I’ve never been to any one of the handful of “Escape Rooms” in Koreatown, Hell’s Kitchen or Bryant Park in Midtown Manhattan. Friends have, and they invariably wax on about how much fun they have logicking their way out of their voluntary confinement. As a moderately claustrophobic person, I’ve never understood it. In the two other countries I’ve lived in — Germany and India — escape rooms weren’t a phenomenon.

Whether we like it or not, a lot of New Yorkers are now living through an extended game of escape room as orders to shelter in place have been extended. We’re confined in our already small apartments, some alone, many with roommates, partners, pets, and children. Graduate students, like myself, are in a special spatial hell crafted for us by our respective universities, our relatively meagre stipends and wages. Like many New Yorkers, we can’t afford to live alone, or in rooms large enough to accommodate much more than our beds.

Since moving from Berlin to New York in 2016, I’ve lived in eight different shared apartments in Brooklyn and East Harlem, sometimes struggling to pay rent, and always just about scraping by each summer. As a PhD student at NYU, my fellowship only covers me for nine months of the year. We’re expected to find other work or, paradoxically, if we’re international, to go home in the summer, irrespective of the fact that a flight to India (where I’m from) costs almost as much as a couple months rent. Let alone the reality that most PhD students are in our early 30s and moving back in with our parents is impractical.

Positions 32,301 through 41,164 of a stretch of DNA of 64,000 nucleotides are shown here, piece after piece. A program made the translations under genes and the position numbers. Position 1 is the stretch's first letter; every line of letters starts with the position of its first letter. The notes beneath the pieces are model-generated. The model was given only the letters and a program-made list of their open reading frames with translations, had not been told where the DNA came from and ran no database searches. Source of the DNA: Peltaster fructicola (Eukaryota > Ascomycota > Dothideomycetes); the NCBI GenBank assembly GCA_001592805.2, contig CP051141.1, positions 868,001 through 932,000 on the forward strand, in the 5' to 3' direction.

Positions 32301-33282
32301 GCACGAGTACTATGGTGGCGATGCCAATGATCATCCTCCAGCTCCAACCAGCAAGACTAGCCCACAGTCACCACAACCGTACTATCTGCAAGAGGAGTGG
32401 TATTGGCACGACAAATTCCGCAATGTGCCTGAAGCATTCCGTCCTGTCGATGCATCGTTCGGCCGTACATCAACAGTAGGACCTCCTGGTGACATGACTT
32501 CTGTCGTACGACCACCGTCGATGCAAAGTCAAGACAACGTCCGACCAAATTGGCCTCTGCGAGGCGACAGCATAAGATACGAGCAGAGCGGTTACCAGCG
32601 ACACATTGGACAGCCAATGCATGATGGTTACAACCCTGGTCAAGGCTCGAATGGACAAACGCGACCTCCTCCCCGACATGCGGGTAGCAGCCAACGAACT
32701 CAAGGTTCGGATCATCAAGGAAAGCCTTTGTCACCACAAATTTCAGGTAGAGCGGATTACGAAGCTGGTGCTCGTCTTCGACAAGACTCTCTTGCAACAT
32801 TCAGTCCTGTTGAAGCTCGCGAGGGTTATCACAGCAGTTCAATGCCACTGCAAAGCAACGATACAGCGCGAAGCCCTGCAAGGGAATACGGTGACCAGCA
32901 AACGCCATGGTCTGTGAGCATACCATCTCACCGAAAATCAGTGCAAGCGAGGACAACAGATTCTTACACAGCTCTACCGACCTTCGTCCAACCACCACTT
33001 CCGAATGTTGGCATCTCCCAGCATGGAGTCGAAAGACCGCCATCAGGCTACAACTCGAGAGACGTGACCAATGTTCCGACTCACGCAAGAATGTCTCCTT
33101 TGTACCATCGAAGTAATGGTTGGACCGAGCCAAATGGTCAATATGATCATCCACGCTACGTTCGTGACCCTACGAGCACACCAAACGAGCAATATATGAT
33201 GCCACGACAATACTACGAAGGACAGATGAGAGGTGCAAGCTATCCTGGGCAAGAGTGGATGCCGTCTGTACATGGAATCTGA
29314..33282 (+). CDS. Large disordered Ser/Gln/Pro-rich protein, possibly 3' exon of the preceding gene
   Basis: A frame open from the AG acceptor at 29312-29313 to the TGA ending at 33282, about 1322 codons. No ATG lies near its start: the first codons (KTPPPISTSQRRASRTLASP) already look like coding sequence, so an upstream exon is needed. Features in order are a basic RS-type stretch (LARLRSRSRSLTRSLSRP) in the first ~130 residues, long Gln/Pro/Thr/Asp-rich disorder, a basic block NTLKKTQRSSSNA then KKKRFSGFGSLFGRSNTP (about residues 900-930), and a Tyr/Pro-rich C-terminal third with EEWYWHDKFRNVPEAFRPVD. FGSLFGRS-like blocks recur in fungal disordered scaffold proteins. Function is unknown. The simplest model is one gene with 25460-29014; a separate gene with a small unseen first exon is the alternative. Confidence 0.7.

International students who have come to the US to attend graduate school towards a PhD plan for the long haul. We expect to undertake years of courses and exams, craft and defend a dissertation prospectus, teach undergraduate classes, research and write a book-length dissertation while receiving a stipend below a livable wage. All of this is made even more challenging for international students by the fact that our financial livelihoods are complicated by our visa status, which bars us from working off-campus in the US, and the anxiety that comes with not knowing whether we’ll be allowed to stay once we’re done or where we’ll go to next.

Add a global pandemic into the mix and stir. One way in which I was able to fund myself over the past few summers was through research grants involving travel to archives and conferences. Since March, all of that has disappeared: grants have been pulled, and international students have basically been left to fend for ourselves — backed into a corner by US immigration policy and graduate funding that was already inadequate in pre-COVID-19 times. We can’t legally work in this country, and aren’t paid enough to cover rent through the summer.

What the past few months have made clear is that, when a crisis like the one we are living through hits, it isn’t just graduate students who are impacted by universities’ austerity measures and endowment-preservation maneuvers. NYU has already laid off parts of its operational staff, including dining workers at its engineering school, Tandon.